Blunt Chunks sneaks up on you when you least expect it. By the time the swaying country-twang of "Body Rush" fades out in echoing reverb into wry Faye Websterian domestic humidity on "Natural Actors," Jaunt's Caitlin Woelfle-O'Brien has perhaps already played with expectations more than the average five-track debut EP. But "BWFW," the fourth song in the cycle, is a Roman candle — a distortion-drenched alt-rock anthem with a barbed truth of startling simplicity at its centre: "When I'm with you, I'm alone."
Megan LaPierre

Born at Midnite

"I don't wanna be a rockstar anymore / Wanna party rainbow raver till the mornin'" — so goes the chorus to Born at Midnite's guitar-disavowing twee anthem "Rockstar Raver." The duo of TOPS's David Carriere and BBQT's Amery Sandford make good on that synthpop mission statement on the short but sweet Alternity, which includes the faux "West End Girls" rapping of "Y o Y" and the ever-so-slightly shadowier minor key melodies of the title track. Clocking in at just 10 minutes, Alternity is a humble, low-key triumph.
Alex Hudson

Channel Tres
(Art for Their Good)

On his first mostly instrumental project, Channel Tres proves that he's much more than just his sultry vocals. refresh is a seven-track, fully self-produced effort — and despite those missing rap verses, it's as catchy as anything else he's put out. With his long-awaited full-length debut rumoured to come any time now, this EP solidifies that Channel Tres's signature brand of house-inflected dance music will not grow formulaic any time soon.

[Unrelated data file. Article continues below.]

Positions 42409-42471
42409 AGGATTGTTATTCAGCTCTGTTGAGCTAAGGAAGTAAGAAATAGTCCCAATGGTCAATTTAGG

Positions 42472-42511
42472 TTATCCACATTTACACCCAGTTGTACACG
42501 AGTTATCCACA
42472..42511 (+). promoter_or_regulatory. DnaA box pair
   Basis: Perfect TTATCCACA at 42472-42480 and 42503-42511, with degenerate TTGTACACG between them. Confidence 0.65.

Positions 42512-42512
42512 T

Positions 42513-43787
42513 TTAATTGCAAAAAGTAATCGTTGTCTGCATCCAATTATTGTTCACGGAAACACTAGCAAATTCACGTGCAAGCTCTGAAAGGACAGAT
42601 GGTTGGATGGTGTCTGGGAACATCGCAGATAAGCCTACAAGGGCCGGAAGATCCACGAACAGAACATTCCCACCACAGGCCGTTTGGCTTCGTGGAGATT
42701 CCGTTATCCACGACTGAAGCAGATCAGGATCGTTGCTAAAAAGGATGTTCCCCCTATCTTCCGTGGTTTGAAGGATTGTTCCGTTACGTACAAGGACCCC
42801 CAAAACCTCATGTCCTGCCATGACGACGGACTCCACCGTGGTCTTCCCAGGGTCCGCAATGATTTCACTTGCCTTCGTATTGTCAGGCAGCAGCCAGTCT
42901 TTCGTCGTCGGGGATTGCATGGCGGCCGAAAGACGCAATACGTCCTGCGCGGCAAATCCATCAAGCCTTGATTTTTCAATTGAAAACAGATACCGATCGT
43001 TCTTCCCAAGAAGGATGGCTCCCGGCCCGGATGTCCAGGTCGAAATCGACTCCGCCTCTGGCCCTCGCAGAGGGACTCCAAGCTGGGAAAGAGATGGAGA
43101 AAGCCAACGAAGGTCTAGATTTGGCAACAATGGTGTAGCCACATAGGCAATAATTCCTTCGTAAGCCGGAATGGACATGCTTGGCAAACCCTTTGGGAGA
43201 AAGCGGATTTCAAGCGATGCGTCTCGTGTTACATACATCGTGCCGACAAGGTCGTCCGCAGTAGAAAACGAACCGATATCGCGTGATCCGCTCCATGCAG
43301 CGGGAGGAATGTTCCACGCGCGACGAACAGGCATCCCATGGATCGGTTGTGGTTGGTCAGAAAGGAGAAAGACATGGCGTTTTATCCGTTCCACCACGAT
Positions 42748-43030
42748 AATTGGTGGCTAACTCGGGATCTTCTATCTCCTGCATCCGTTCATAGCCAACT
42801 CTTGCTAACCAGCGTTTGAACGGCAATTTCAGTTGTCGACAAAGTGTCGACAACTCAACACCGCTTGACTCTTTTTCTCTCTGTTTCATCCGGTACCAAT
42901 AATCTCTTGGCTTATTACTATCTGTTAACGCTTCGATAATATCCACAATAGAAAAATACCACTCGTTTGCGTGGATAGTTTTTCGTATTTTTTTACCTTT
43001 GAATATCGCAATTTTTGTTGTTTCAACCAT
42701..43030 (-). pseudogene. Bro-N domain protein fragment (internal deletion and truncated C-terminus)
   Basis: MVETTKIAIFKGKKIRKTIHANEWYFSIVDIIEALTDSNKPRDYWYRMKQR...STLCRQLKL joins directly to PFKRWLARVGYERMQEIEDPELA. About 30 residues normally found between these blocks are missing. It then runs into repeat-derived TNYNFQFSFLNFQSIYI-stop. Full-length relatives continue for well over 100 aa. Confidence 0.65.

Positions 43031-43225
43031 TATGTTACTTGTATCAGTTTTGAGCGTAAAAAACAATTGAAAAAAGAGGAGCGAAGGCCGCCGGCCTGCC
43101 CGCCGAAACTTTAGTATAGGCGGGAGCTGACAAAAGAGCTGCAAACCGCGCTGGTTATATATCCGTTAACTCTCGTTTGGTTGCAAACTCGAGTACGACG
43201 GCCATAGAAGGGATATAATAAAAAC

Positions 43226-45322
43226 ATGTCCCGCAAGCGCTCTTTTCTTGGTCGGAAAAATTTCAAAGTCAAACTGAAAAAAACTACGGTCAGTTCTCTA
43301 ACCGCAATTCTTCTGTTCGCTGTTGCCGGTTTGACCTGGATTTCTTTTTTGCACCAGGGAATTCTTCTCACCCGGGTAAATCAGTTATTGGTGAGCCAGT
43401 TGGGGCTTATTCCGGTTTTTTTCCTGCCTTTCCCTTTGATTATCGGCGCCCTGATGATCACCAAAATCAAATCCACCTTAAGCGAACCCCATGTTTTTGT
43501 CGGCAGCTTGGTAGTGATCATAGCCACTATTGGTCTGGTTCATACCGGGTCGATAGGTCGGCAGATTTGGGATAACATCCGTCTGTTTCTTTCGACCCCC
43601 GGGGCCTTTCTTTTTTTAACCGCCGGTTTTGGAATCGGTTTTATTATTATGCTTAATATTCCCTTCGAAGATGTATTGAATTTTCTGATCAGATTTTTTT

Sydney Brasil

Khruangbin & Leon Bridges
Texas Moon
(Dead Oceans)

Leon Bridges and Khruangbin are remarkable acts on their own right, which is why it's such a feat for their team-ups to be greater than the sum of their parts. Following the 2020-formed quartet's Texas Sun, they returned this year with another helping of psychedelic soul on its nighttime twin, Texas Moon. The five-track EP kicks off thick as butter with "Doris," and picks up on "B-Side," which is where we hear both halves of the collaboration in top form. Bridges's reverberated vocals on "Chocolate Hills" evoke Beyoncé's Lemonade era, while the band's dubby bass and soaring guitar solos lend an airy quality to the track not yet found on their other explorations. "Father Father" brings the tempo down to make way for "Mariella," a tune primed for soundtracking a desert ayahuasca walkabout with your honey. It's another slam dunk for these twin flames; we can only hope they keep making music together forever. 
Allie Gregory

eleven achers
(11 Acres)